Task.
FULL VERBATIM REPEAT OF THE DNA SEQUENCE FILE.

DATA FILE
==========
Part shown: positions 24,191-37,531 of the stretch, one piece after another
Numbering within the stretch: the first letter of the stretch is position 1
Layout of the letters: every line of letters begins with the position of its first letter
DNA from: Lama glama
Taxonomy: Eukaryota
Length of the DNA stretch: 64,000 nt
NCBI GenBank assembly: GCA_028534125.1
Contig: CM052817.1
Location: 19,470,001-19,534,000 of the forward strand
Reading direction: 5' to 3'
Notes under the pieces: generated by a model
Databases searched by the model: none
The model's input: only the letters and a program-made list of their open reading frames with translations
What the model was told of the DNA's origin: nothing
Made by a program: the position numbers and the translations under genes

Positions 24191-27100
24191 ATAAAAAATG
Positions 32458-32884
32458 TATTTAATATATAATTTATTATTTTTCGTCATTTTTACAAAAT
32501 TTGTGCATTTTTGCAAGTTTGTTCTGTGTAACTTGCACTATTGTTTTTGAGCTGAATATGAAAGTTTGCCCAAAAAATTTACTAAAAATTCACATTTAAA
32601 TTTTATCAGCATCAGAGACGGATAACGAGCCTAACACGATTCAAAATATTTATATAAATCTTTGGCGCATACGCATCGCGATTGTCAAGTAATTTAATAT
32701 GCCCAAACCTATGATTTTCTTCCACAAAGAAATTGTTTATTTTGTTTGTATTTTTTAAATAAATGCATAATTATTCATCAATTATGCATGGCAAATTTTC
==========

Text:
Part shown: positions 24,191-37,531 of the stretch, one piece after another
Numbering within the stretch: the first letter of the stretch is position 1
Layout of the letters: every line of letters begins with the position of its first letter
DNA from: Lama glama
Taxonomy: Eukaryota
Length of the DNA stretch: 64,000 nt
NCBI GenBank assembly: GCA_028534125.1
Contig: CM052817.1
Location: 19,470,001-19,534,000 of the forward strand
Reading direction: 5' to 3'
Notes under the pieces: generated by a model
Databases searched by the model: none
The model's input: only the letters and a program-made list of their open reading frames with translations
What the model was told of the DNA's origin: nothing
Made by a program: the position numbers and the translations under genes

Positions 24191-27100
24191 ATAAAAAATG
Positions 32458-32884
32458 TATTTAATATATAATTTATTATTTTTCGTCATTTTTACAAAAT
32501 TTGTGCATTTTTGCAAGTTTGTTCTGTGTAACTTGCACTATTGTTTTTGAGCTGAATATGAAAGTTTGCCCAAAAAATTTACTAAAAATTCACATTTAAA
32601 TTTTATCAGCATCAGAGACGGATAACGAGCCTAACACGATTCAAAATATTTATATAAATCTTTGGCGCATACGCATCGCGATTGTCAAGTAATTTAATAT
32701 GCCCAAACCTATGATTTTCTTCCACAAAGAAATTGTTTATTTTGTTTGTATTTTTTAAATAAATGCATAATTATTCATCAATTATGCATGGCAAATTTTC